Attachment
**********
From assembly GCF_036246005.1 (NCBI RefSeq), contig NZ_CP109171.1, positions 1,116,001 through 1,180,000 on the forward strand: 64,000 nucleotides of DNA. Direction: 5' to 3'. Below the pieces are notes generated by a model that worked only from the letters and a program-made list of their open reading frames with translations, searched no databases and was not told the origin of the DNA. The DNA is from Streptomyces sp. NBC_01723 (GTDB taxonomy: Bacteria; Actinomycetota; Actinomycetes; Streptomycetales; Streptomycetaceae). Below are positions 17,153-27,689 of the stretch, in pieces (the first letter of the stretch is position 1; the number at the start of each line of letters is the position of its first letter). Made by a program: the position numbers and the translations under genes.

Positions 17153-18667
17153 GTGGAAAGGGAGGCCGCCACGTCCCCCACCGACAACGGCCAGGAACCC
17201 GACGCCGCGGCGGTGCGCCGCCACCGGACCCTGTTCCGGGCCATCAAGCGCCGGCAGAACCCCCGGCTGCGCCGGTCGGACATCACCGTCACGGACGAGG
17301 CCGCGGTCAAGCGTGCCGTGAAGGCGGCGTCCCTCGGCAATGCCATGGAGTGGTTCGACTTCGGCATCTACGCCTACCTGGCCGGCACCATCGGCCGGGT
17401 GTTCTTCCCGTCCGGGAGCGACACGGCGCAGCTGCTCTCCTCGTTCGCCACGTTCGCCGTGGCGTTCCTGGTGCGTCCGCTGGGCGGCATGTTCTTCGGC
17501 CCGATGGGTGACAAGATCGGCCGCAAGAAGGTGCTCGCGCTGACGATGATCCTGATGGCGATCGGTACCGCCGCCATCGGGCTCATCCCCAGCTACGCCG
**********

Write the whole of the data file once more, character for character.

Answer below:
From assembly GCF_036246005.1 (NCBI RefSeq), contig NZ_CP109171.1, positions 1,116,001 through 1,180,000 on the forward strand: 64,000 nucleotides of DNA. Direction: 5' to 3'. Below the pieces are notes generated by a model that worked only from the letters and a program-made list of their open reading frames with translations, searched no databases and was not told the origin of the DNA. The DNA is from Streptomyces sp. NBC_01723 (GTDB taxonomy: Bacteria; Actinomycetota; Actinomycetes; Streptomycetales; Streptomycetaceae). Below are positions 17,153-27,689 of the stretch, in pieces (the first letter of the stretch is position 1; the number at the start of each line of letters is the position of its first letter). Made by a program: the position numbers and the translations under genes.

Positions 17153-18667
17153 GTGGAAAGGGAGGCCGCCACGTCCCCCACCGACAACGGCCAGGAACCC
17201 GACGCCGCGGCGGTGCGCCGCCACCGGACCCTGTTCCGGGCCATCAAGCGCCGGCAGAACCCCCGGCTGCGCCGGTCGGACATCACCGTCACGGACGAGG
17301 CCGCGGTCAAGCGTGCCGTGAAGGCGGCGTCCCTCGGCAATGCCATGGAGTGGTTCGACTTCGGCATCTACGCCTACCTGGCCGGCACCATCGGCCGGGT
17401 GTTCTTCCCGTCCGGGAGCGACACGGCGCAGCTGCTCTCCTCGTTCGCCACGTTCGCCGTGGCGTTCCTGGTGCGTCCGCTGGGCGGCATGTTCTTCGGC
17501 CCGATGGGTGACAAGATCGGCCGCAAGAAGGTGCTCGCGCTGACGATGATCCTGATGGCGATCGGTACCGCCGCCATCGGGCTCATCCCCAGCTACGCCG